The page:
Abe, who was in power for nearly eight years as Japan’s longest-serving leader, stepped down in mid-September, citing ill health, but some critics have said the scandal might have been a reason. His successor as prime minister, Yoshihide Suga, who served as chief Cabinet secretary in Abe’s government, scrapped the cherry blossom viewing party the day he took office.
The scandal involves a 2018 annual dinner party for which Abe’s guests paid a 5,000 yen ($48) fee. Opposition lawmakers have said that the fee was too low for a party at an upscale Tokyo hotel, and that Abe’s office allegedly covered the difference without reporting it properly.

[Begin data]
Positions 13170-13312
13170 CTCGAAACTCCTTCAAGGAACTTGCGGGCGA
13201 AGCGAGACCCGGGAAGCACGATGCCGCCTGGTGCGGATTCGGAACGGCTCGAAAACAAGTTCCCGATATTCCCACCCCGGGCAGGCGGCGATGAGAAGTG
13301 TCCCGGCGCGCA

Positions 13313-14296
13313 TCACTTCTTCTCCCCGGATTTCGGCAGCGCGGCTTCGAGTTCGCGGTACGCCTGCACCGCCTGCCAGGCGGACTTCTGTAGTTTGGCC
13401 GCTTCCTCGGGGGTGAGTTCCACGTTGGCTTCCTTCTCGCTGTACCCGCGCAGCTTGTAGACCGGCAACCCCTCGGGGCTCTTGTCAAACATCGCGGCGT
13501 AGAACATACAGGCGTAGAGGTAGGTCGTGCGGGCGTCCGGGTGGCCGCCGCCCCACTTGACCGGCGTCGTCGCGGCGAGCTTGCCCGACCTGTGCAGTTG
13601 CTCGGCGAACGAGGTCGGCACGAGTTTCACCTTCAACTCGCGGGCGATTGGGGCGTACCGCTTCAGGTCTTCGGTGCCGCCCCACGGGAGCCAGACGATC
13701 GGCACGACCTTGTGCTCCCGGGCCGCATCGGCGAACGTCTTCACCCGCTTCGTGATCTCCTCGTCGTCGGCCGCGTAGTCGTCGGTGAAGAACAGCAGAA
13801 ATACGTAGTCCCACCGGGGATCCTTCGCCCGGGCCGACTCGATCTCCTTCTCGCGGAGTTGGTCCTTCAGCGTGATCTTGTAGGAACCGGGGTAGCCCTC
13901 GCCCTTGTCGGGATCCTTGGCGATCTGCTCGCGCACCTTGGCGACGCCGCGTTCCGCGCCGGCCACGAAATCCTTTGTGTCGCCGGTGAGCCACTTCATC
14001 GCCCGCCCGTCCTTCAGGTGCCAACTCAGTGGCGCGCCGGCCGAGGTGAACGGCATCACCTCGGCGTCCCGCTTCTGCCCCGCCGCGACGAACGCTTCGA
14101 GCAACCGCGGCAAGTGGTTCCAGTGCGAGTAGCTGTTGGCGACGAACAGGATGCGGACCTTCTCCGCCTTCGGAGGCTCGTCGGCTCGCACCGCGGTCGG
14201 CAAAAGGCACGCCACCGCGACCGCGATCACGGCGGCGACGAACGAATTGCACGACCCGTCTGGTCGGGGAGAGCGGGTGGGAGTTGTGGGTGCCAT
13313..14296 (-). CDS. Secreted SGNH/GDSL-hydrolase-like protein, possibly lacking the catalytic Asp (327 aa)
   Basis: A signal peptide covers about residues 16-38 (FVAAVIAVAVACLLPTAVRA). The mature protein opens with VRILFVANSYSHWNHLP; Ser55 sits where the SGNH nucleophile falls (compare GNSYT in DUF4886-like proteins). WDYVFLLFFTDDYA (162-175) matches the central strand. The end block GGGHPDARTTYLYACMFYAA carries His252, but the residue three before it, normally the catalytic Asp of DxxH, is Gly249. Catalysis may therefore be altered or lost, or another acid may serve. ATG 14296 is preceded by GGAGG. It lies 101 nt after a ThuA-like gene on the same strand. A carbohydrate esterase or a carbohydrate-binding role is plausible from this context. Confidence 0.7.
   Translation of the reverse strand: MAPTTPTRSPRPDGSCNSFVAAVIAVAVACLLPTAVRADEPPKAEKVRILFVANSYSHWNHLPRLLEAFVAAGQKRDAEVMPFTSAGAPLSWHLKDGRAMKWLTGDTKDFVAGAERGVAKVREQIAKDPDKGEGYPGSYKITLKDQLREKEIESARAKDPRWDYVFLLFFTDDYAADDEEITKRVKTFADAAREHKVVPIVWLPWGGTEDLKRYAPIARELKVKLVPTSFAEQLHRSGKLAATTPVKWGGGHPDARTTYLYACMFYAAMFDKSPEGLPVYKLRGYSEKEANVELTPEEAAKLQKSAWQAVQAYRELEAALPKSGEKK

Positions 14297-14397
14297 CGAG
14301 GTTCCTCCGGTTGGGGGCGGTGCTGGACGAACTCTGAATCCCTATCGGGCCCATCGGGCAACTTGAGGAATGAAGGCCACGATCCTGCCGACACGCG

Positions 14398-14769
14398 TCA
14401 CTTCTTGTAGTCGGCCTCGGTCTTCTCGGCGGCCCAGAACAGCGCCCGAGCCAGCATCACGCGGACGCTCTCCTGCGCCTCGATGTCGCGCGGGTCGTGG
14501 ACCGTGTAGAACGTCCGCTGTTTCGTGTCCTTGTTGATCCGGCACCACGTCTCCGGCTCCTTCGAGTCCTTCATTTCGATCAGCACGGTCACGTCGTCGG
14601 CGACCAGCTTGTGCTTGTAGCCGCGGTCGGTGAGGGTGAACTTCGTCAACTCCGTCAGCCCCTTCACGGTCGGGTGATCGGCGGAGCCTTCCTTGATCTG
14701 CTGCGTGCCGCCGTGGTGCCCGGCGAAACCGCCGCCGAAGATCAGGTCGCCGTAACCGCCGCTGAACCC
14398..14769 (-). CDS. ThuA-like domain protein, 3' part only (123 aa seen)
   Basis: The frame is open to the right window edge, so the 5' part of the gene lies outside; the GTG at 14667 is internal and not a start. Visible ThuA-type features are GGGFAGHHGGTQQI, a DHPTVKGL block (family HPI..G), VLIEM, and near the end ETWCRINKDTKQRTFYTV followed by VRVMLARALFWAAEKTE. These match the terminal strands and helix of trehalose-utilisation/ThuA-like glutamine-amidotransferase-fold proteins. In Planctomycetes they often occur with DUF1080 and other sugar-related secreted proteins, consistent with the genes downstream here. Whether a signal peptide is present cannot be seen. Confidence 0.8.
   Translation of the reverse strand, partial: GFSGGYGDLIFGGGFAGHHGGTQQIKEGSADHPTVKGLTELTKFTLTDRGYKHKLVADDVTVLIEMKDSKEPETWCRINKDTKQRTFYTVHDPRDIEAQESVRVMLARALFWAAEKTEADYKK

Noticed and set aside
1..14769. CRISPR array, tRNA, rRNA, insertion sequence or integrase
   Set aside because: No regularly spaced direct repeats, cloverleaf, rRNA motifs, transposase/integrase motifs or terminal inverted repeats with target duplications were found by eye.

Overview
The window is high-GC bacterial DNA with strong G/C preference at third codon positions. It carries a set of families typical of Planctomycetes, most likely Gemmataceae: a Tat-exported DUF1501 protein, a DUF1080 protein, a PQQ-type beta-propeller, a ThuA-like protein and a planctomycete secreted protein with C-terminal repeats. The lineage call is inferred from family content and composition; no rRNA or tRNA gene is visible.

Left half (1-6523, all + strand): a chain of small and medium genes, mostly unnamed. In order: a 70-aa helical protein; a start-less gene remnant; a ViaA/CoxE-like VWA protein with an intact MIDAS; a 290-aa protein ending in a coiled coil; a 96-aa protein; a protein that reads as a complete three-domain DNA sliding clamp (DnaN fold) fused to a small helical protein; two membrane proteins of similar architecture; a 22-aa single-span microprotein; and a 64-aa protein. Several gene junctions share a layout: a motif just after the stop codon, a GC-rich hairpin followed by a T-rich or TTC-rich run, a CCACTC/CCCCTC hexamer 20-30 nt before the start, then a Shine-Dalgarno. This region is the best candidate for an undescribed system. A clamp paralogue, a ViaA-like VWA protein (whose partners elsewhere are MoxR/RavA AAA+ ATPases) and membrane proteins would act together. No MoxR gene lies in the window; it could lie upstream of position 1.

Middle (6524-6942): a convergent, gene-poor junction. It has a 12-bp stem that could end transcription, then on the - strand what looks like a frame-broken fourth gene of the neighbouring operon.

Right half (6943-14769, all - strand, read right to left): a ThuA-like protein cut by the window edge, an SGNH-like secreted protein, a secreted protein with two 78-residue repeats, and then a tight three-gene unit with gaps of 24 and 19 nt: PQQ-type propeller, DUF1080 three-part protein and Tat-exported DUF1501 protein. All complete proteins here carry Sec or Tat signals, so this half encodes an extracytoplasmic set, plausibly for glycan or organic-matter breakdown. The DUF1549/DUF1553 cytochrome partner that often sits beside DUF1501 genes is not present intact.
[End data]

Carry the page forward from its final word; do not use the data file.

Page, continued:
“My office is fully cooperating with the investigation launched in response to a criminal complaint,” Abe told reporters Tuesday. He declined to give details of the investigation and said he had already provided an explanation during parliamentary sessions earlier this year when questioned by opposition lawmakers.
The investigation comes in response to criminal complaints filed earlier this year by a group of hundreds of lawyers and scholars asking Tokyo prosecutors to investigate whether Abe and executives from his political support group had subsidized party fees for Abe’s supporters in 2018 in alleged violation of campaign and election funds laws.
Japanese law prohibits politicians from giving gifts to constituents.
Abe has repeatedly denied any wrongdoing.
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